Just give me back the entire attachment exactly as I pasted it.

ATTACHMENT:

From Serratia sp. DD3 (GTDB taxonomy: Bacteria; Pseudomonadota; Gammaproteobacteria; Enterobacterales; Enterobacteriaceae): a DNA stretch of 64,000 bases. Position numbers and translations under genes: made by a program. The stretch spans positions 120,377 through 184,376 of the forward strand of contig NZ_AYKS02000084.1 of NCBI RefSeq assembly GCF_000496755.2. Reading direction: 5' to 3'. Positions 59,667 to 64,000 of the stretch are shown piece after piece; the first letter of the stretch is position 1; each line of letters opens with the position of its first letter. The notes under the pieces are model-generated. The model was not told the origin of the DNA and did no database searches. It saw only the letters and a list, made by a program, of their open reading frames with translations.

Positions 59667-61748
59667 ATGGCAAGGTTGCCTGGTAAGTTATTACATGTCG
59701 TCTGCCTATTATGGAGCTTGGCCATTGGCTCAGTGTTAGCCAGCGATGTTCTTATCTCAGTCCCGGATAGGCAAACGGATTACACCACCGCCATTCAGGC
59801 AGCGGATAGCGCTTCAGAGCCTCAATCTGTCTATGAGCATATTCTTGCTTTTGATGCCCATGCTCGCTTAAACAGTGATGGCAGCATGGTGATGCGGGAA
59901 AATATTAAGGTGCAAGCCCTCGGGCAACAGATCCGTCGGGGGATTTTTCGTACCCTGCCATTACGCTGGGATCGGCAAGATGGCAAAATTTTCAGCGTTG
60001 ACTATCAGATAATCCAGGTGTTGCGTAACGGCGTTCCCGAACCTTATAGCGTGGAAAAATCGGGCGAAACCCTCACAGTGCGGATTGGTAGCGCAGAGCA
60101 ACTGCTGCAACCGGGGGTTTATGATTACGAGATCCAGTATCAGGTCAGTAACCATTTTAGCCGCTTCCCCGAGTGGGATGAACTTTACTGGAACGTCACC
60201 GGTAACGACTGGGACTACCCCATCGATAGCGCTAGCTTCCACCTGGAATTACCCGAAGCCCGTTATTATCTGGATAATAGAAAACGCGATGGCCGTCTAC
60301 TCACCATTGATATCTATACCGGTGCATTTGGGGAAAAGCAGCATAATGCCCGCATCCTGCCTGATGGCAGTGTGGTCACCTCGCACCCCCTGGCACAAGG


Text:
From Serratia sp. DD3 (GTDB taxonomy: Bacteria; Pseudomonadota; Gammaproteobacteria; Enterobacterales; Enterobacteriaceae): a DNA stretch of 64,000 bases. Position numbers and translations under genes: made by a program. The stretch spans positions 120,377 through 184,376 of the forward strand of contig NZ_AYKS02000084.1 of NCBI RefSeq assembly GCF_000496755.2. Reading direction: 5' to 3'. Positions 59,667 to 64,000 of the stretch are shown piece after piece; the first letter of the stretch is position 1; each line of letters opens with the position of its first letter. The notes under the pieces are model-generated. The model was not told the origin of the DNA and did no database searches. It saw only the letters and a list, made by a program, of their open reading frames with translations.

Positions 59667-61748
59667 ATGGCAAGGTTGCCTGGTAAGTTATTACATGTCG
59701 TCTGCCTATTATGGAGCTTGGCCATTGGCTCAGTGTTAGCCAGCGATGTTCTTATCTCAGTCCCGGATAGGCAAACGGATTACACCACCGCCATTCAGGC
59801 AGCGGATAGCGCTTCAGAGCCTCAATCTGTCTATGAGCATATTCTTGCTTTTGATGCCCATGCTCGCTTAAACAGTGATGGCAGCATGGTGATGCGGGAA
59901 AATATTAAGGTGCAAGCCCTCGGGCAACAGATCCGTCGGGGGATTTTTCGTACCCTGCCATTACGCTGGGATCGGCAAGATGGCAAAATTTTCAGCGTTG
60001 ACTATCAGATAATCCAGGTGTTGCGTAACGGCGTTCCCGAACCTTATAGCGTGGAAAAATCGGGCGAAACCCTCACAGTGCGGATTGGTAGCGCAGAGCA
60101 ACTGCTGCAACCGGGGGTTTATGATTACGAGATCCAGTATCAGGTCAGTAACCATTTTAGCCGCTTCCCCGAGTGGGATGAACTTTACTGGAACGTCACC
60201 GGTAACGACTGGGACTACCCCATCGATAGCGCTAGCTTCCACCTGGAATTACCCGAAGCCCGTTATTATCTGGATAATAGAAAACGCGATGGCCGTCTAC
60301 TCACCATTGATATCTATACCGGTGCATTTGGGGAAAAGCAGCATAATGCCCGCATCCTGCCTGATGGCAGTGTGGTCACCTCGCACCCCCTGGCACAAGG